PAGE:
Interview: Hanan Al Kuwari

In what ways has the introduction of primary health care providers affected HMC’s operations?

AL KUWARI: Qatar’s National Health Strategy of 2011-16 clearly outlines that a robust and sustainable continuum of care is based on providing the right care at the right time in the right setting, to ensure that the best interests of the patient are served. The growth of an effective and professional primary health care sector in Qatar has been strongly supported by HMC. Primary health care centres are increasingly capable of delivering preventative health care within communities, thereby freeing HMC up to make the considerable investments in specialist infrastructure and manpower needed to develop secondary and tertiary care.

As the country’s health care system matures, most patients with non-emergency medical issues will visit their local primary health care provider for diagnosis and treatment, with more complex cases being referred to specialist care centres in our hospitals. We will introduce a new model of care which will bring more specialist services to our community hospitals, meaning patients will not have to travel to Doha except if they need highly complex care. We have successfully tested this model in our women’s health services network.

Many patients currently receiving long-term hospital care or who regularly attend hospital outpatient clinics will have their treatment transferred to community facilities closer to home. This will also facilitate improved access to complex care for those patients who need it most.

What are HMC’s development plans with regards to tertiary health care services?

AL KUWARI: HMC is committed to rejuvenating current facilities and expanding capacity, particularly in the areas of specialised health care, education and research. We plan to develop additional tertiary services in Doha, and a key focus of our HMC Facilities Master Plan is on the development of tertiary services through the construction of new hospitals and specialist clinics. These include the Women’s Wellness and Research Centre, Ambulatory Care Centre and Qatar Rehabilitation Institute in Hamad Bin Khalifa Medical City. Additionally, a new communicable diseases hospital currently under construction will be the first of its kind in the region.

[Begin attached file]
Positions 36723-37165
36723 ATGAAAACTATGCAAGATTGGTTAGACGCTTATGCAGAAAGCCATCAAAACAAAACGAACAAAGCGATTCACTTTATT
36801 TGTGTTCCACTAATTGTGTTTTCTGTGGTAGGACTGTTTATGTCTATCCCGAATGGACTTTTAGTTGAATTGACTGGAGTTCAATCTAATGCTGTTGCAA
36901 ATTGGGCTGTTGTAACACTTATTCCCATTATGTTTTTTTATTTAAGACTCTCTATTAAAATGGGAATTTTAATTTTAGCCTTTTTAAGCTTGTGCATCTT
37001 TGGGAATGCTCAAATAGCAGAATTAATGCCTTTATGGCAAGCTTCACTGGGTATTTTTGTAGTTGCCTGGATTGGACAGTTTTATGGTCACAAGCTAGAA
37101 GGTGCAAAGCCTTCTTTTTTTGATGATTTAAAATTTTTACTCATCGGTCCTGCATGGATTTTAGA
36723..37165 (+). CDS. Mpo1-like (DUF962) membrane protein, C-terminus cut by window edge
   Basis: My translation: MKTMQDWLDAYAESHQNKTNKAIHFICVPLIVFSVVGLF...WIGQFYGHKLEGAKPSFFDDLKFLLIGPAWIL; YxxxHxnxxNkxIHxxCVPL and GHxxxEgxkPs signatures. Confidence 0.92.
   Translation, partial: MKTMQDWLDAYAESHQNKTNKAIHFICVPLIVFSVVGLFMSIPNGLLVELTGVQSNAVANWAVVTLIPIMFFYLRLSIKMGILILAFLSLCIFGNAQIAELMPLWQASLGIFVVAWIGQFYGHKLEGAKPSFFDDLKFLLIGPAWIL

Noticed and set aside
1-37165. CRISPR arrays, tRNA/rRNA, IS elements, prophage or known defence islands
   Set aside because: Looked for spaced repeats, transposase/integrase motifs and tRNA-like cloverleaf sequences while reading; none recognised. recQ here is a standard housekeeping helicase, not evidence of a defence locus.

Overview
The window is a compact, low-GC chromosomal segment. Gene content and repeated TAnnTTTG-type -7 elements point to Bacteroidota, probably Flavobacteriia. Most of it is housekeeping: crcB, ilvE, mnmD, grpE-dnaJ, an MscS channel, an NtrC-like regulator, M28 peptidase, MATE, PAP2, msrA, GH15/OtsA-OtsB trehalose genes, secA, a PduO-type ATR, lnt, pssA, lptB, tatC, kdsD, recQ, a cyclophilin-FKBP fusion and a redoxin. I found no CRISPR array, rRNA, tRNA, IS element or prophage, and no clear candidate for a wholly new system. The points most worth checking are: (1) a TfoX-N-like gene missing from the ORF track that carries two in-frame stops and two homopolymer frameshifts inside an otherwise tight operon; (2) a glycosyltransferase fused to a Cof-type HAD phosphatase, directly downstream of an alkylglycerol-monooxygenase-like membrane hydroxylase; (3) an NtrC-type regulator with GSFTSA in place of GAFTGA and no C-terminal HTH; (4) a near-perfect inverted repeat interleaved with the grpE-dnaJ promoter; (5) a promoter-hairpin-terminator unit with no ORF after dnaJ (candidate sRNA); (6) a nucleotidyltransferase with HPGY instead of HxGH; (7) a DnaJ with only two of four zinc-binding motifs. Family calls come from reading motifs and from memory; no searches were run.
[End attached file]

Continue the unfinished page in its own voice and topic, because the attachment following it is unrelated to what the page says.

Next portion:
What plans are under way for further health infrastructure to ease the burden on existing facilities?

AL KUWARI: Our facilities have seen exponential increases in demand for outpatient and inpatient services, giving rise to the expansion of secondary care services throughout the country. Our HMC Facilities Master Plan sets out measures to deliver the highest quality of care that will see hospital beds doubled by 2030. The HMC Facilities Master Plan will have a significant impact on the delivery of health care services in Qatar, more than doubling the number of specialist clinics available across the Hamad system and doubling operating theatre capacity. A new state-of-the-art tertiary hospital, a new cancer hospital and new ambulatory centres means that between 2015 and 2030, specialist clinics will increase from 400 to over 1000 and, within the same timeframe, operating theatre capacity will increase from 40 to more than 90.

HMC has opened three new hospitals in recent years: Al Wakra Hospital and Cuban Hospital, which provide general hospital services outside Doha, and the specialist Heart Hospital in Doha. The expansion of diabetes clinics at two of our largest hospitals is making specialised care more accessible to patients and supports our model of developing a standardised system that maximises patient convenience across multiple sites.

We have increased the number of specialised clinical experts implementing numerous process enhancements, increasing capacity and performance. The future of Hamad Bin Khalifa Medical City will promote a comprehensive, integrated, clinical campus aligned with our expansion plans across Qatar and reflects the needs and desires of the population we care for.